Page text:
It’s hard to believe so much could go so completely awry in a movie that isn’t even 70 minutes long. On the technical front— acting, continuity, sets, special effects, etc.— there is almost literally nothing about Robot Monster that does work. Elmer Bernstein’s score (that’s right, folks— Elmer Fucking Bernstein wrote the score to this turkey) is much, much better than the movie deserves, but it represents about the one little glimmer of quality that made it into the finished product intact. The performances don’t even deserve to be dignified with the term “acting.” Continuity errors abound (Johnny’s wearing shorts… now he’s wearing torn blue jeans… now he’s wearing shorts again), and in many instances (like when Alice apparently ties herself up in Ro-Man’s cave after Ro-Man cold-cocks her so that he can answer a call from his boss), not even the most stuporously unobservant viewer could fail to spot them. The sets are simply whatever locations Tucker happened to find while wandering around Bronson Canyon, and in some cases, it’s difficult to say for sure what they’re supposed to represent. For example, it sort of looks like the world’s last family are living in a ruined foundation, rather than a proper house, but they talk about the place as though it provided much better shelter than it would appear to from what we see of it. Is there supposed to be something left of the building the foundation once supported, but which we don’t get to see? Who knows? Ro-Man’s lair is another head-scratcher, partly because it’s difficult to understand what a robot gorilla from outer space would want with such accommodations, and partly because all the high-tech equipment which Ro-Man has brought with him to provide all the comforts of home is so manifestly low-tech. For Christ’s sake, he’s got his bubble-blowing hyperspace power conduit/global bioenergy detector whatsit set up on top of a flea market dining room table!
The special effects are an oddly mixed bag. There are a few artful uses of stock footage and double exposure in Robot Monster; in particular, Tucker does some highly effective things with newsreel footage of the devastation caused by the Luftwaffe and the Eighth Air Force in Europe, and the scenario here makes it believable for once that a mission to space would look like one of the US military’s on-the-cheap and on-the-fly test-launches of a captured German V-2. On the other hand… well, the alien invaders are robot gorillas wearing space-helmets, and that kind of speaks for itself. The telescreen images of the space platform which initially appears to be man’s last great hope are similarly piss-poor. The satellite appears to be a model-kit rocket (it might even be the old Aurora kit of the space ark from When Worlds Collide) with a lit sparkler in its tail, and because it’s supposed to be in orbit around the Earth, Tucker has it turning frantically around and around in a tight and noticeably erratic little circle. You will note, however, that the planet about which the space platform is supposed to be revolving is actually nowhere in the frame. And of course, the aliens’ ultimate weapon is a death ray that triggers stock footage from a pair of antique, public-domain dinosaur movies. That’s sheer madness right there, people.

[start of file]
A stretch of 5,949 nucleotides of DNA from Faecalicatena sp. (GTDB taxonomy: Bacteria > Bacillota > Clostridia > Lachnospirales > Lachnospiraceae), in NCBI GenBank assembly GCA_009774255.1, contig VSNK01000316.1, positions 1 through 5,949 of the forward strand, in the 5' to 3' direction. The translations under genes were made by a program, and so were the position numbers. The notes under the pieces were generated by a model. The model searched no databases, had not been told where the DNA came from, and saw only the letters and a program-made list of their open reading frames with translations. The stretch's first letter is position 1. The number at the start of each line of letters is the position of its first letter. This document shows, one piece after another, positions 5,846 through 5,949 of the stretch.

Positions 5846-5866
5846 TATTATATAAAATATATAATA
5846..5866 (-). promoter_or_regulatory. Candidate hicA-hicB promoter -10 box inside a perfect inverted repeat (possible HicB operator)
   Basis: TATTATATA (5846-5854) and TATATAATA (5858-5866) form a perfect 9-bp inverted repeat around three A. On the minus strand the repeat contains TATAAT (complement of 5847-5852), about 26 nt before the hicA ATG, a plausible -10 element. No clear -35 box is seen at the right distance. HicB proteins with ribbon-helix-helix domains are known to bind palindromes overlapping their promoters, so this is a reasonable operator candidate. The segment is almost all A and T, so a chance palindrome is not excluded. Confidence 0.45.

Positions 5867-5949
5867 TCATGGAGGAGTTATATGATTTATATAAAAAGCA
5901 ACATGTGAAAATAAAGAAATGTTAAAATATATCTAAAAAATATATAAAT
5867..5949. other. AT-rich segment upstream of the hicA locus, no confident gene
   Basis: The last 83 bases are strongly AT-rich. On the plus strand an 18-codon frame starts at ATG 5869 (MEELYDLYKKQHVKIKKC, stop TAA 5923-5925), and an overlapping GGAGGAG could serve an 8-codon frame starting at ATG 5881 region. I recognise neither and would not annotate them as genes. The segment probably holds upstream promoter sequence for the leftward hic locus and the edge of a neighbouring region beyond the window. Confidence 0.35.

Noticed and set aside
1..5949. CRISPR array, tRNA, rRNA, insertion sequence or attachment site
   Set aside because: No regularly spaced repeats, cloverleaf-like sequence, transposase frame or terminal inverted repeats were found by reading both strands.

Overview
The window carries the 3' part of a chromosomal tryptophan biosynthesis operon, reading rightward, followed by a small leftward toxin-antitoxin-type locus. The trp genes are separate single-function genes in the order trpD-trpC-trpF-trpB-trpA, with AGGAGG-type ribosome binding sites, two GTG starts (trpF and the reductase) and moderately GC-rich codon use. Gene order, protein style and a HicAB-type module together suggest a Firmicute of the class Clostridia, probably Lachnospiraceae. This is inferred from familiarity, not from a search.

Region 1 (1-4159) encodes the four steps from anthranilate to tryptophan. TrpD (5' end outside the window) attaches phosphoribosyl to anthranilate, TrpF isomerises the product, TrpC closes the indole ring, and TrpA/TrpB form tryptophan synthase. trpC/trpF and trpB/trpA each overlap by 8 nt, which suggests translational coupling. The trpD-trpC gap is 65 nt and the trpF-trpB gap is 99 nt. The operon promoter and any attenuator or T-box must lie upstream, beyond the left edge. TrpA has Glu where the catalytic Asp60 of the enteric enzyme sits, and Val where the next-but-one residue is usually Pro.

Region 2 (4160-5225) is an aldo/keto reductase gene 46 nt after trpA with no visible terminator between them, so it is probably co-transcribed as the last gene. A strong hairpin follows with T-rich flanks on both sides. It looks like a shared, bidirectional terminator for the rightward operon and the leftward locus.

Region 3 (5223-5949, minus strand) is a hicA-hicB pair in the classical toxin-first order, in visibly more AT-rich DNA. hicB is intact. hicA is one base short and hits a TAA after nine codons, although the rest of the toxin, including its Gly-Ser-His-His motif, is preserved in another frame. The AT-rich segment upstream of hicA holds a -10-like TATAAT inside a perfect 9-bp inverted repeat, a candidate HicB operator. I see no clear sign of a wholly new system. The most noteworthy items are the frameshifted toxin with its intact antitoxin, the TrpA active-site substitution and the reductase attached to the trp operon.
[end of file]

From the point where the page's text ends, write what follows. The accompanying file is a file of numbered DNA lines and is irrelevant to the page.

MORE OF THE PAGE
The really baffling thing, though, is that Robot Monster is actually a far more ambitious film than its obvious crudity and incompetence would initially suggest. For one thing, if we disregard the point that the whole movie is revealed in the end to be nothing more than a little boy’s (possibly prophetic) dream, Robot Monster is easily the most relentlessly bleak and hopeless sci-fi movie of the 1950’s. It begins with the virtual extermination of the human race, it ends with the total physical destruction of the Earth, and along the way between those calamities, the last chance for a counterstrike against the aliens is crushed, a little girl is strangled to death, and the heroine sees her lover killed on their wedding night! The invaders have the upper hand throughout, and at no point can the human protagonists hope realistically for anything better than to survive like a colony of roaches in the shadow of their extraterrestrial conquerors. It’s also worth pointing out that Robot Monster plays shockingly fair with the oft-employed premise of emotionless aliens being corrupted by exposure to human society. While it is undeniably absurd that a robot space gorilla would fall in love with a human, Wyott Ordung’s script has the nerve to acknowledge that absurdity by making Ro-Man struggle to wrap his own electronic mind around it. It is to Ordung’s further credit that Ro-Man never succeeds in coming to grips with his dilemma. In that light, it makes a bit more sense that Phil Tucker could have taken this movie so seriously that he attempted to shoot himself when critics and audiences alike immediately greeted Robot Monster with a chorus of stunned guffaws. It did indeed prove a career killer, and the only work Tucker could get in the film industry for the rest of the 1950’s was on the string of burlesque movies he made in partnership with Lenny Bruce, who was even further out of favor than Tucker himself by that point. Filming Bruce telling dirty jokes while Deenah Prince took her clothes off was not exactly the post-Robot Monster career arc that Tucker had in mind, so his depression in the aftermath is understandable. Tucker was a terrible shot, however, and he ended up living until November 30, 1985. That, I hasten to remind you, means that he lived to see the birth of a subculture that appreciated movies like his, precisely because of their flagrant disregard for generally accepted standards of quality filmmaking. I wonder if he noticed the rabid fan-base that Robot Monster began to develop during his last years on Earth, and I wonder what he thought about it if he did…